I purposefully avoided posting this past week. My meeting with the new administrator of the former school was disappointing although I was proud of how I handled myself. I wonder if he can say the same.
I lost hope in ever getting through to anyone at the school because this man is known for implementing an empathy program at his former school yet, I did not feel any compassion from him. Aloha was certainly missing from this meeting.
Still, I know there are good people in this world and my children are safe. They are both amazing and kind despite the world and despite the former school’s attitude about doing the right thing. I am not going to pursue trying to talk sense into the senseless anymore. I have more important things to do with my time than waste it on those who seem unable to be compassionate. My family needs me to drop it, so this is my last post about my daughter’s school experience. She is happy again and is working towards her goals and that is all that really matters to me. I am grateful that we have supportive people in our lives and both of my children have good friends.
The news out of Connecticut last Friday shocked my very core and deeply saddened me. The news media continues to promote stigma instead of the need for more support and understanding, and the list goes on and on.
I pray for a kinder world for all children. I send prayers to the families in Newtown. I send out prayers that someday the rest of the world will understand that supporting children and their families should be the norm regardless of whether the child has a physical illness, a developmental delay, a neurological difference, a mental diagnosis, a physical difference, or any other difference. We support victims of senseless violence and of disease and we should, but we should also support everyone else.
I wonder what if:
- What if Adam and his mother had support when he was younger?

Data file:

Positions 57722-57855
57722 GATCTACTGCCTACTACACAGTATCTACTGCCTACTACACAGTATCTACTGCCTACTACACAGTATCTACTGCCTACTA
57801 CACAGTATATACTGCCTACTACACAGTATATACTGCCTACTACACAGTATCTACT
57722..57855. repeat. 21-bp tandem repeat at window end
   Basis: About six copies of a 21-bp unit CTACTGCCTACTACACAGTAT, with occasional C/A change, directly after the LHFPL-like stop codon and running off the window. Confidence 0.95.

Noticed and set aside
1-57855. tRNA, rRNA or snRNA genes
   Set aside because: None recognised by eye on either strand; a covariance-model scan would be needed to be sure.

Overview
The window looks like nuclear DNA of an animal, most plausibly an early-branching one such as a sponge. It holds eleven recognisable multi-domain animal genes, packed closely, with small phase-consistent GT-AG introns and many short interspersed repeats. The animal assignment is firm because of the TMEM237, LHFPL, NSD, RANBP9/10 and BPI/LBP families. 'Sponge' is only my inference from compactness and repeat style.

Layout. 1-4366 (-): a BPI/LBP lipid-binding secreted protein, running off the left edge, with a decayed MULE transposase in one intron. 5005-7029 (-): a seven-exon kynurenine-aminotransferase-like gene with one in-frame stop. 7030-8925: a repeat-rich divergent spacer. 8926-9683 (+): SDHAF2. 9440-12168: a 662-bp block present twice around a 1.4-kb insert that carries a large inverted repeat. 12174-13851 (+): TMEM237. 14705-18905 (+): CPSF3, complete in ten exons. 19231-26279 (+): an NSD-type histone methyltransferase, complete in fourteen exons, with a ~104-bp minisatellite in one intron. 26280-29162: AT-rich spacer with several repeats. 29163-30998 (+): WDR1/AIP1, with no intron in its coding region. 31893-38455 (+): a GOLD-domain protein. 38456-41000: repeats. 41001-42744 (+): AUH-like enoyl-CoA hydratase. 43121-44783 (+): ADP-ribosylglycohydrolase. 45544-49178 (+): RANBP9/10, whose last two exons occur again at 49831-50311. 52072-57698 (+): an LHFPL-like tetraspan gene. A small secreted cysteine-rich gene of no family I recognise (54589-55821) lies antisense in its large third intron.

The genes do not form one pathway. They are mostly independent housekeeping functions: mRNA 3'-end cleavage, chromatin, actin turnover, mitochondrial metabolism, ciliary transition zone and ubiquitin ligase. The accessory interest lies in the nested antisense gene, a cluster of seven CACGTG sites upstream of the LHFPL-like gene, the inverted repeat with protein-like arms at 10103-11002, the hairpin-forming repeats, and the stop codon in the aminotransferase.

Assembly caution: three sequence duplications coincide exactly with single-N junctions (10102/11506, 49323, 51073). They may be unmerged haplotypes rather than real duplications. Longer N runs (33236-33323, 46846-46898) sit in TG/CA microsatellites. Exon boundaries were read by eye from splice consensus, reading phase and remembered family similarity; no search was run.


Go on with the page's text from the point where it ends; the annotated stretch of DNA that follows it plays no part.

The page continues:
- What if assault weapons were illegal?
- What if children saw beyond the packaging and they saw his heart when he was younger?
Would things have turned out differently last Friday? We have no way of knowing for sure. Yet, I can imagine a different outcome. I can imagine a kinder, more understanding world where everyone really is safe.
I hope I am not alone. I hope you can imagine it too. Help to change your corner of the world to a more supportive place for all. Help the Adams of the world before it is too late. Everyone deserves more kindness in this world.
Yesterday at 12:01 HST, 5:01 EST the world lost a man of honor and integrity. Senator Daniel Inouye was more than just a senator from Hawaii. He was third in line to the United States presidency. He was a true national hero not just because he lost his arm fighting for our country after Pearl Harbor, during a time when America did not trust anyone of Japanese ancestry. He lived aloha and he taught the world the meaning of the term. He was my hero because he championed civil rights for all.
He recently cosponsored the Student Non-Discrimination Act, S. 555. He sent me a letter when I wrote to him through an on-line petition about the bill back in May noting, “our nation’s diversity is one of its greatest strengths and requires protection from the law.”
He understood the need for disability rights too although I doubt that he ever saw himself as disabled.
Mahalo Senator for all you did to help make the world a better place.
Da’Nile is more than a river in Egypt! It is a common saying although I added the Hawaiian lingo Da’ for the. Despite support from many around the country, the movie, Bully is only showing in one small theater on Oahu and the media coverage here is appalling. This is despite the fact that a 2008 study showed that Hawaii ranks high in teen suicides and PBS Hawaii noted in 2010 that Hawaii teenagers attempted suicide at more than twice the national average.